Case study: Accessing human tissue through UK hospitals

Professor Peter Bradding is a Clinical Professor in respiratory medicine at the University of Leicester, based at Glenfield Hospital. Peter's research on the pathobiology of asthma, focuses in particular on ion channels and mast cell-airway smooth muscle interactions.

We have been using human tissue in our research for almost 20 years, and the system in place at our institution works very well. 

“On average we receive suitable donor tissue twice a week.”

The main pieces of advice I would give are:

  • Ensure the surgeons are on board. This is easier when you are located within the same building, but measures such as exploring mutual areas of interest for collaborative research are likely to be helpful.
  • Ensure a close working relationship with the pathologists, and where possible, train laboratory staff so that they are able to remove samples from resected tissue for research when the pathologists are not available to help.

We have trained staff that monitor the scheduled operations list to identify any procedures that may result in usable tissue being removed.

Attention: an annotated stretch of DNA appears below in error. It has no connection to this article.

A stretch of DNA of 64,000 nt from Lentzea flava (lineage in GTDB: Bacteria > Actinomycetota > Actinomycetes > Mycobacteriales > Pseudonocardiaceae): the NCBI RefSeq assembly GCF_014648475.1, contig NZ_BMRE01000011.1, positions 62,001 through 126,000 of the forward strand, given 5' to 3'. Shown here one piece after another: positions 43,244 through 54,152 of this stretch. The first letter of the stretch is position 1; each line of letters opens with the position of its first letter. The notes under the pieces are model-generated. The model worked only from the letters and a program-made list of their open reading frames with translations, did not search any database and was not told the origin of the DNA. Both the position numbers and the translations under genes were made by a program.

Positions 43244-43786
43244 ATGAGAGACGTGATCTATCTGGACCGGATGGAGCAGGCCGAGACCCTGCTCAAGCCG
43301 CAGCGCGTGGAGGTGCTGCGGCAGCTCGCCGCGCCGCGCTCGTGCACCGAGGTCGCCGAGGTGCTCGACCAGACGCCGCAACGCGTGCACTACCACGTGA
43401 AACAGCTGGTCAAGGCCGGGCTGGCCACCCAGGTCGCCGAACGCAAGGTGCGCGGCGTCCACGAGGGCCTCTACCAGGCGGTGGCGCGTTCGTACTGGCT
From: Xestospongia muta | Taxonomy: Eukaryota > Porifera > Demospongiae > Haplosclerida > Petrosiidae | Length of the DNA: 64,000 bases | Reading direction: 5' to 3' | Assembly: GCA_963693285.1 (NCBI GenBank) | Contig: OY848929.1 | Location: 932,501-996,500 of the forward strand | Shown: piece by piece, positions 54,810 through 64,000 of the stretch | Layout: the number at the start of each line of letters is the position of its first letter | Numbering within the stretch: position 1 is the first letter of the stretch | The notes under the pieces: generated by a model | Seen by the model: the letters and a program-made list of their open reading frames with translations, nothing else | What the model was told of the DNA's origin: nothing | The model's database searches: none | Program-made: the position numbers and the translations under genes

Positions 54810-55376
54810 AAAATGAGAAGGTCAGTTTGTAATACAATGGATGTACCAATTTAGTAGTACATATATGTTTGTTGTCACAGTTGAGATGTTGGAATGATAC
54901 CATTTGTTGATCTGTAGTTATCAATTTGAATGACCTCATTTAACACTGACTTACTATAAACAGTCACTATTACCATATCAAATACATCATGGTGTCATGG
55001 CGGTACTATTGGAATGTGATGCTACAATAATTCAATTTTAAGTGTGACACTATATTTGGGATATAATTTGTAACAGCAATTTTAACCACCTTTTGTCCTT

Patients are then sent a study information pack, and usually consented for research the day before surgery. Most patients give consent, and this is highlighted prominently in their file. The surgeons automatically check for this consent authorisation whenever they are performing an appropriate operation. 

The surgeons then remove the tissue, store it appropriately, and immediately contact our trained staff to collect the tissue. This is taken to the pathologists who remove what they need and pass the rest straight back to us. 

“The training of our tissue technician by a pathologist ensures that lab research using human tissue doesn’t depend on the availability of the pathologists.”

Two members of staff have been trained by the pathologists to take what is needed for research immediately and leave enough for the pathologists for times when there is no pathologist available. 

There have been no problems since we started doing this, and it ensures that lab research using human tissue does not depend on the availability of the pathologists. 

"Important physiological differences exist between the mouse and human, and many key features of respiratory diseases are not reproduced in animal models. Additionally, mouse data are sometimes misleading and can hamper significant advances in respiratory medicine. The development of anti-IL-5 therapy is a good example.”

3Rs impact statement

  • As a result of being able to access human tissue so readily, we do not need to use animals for this research.

Back to the human tissue in asthma research resource hub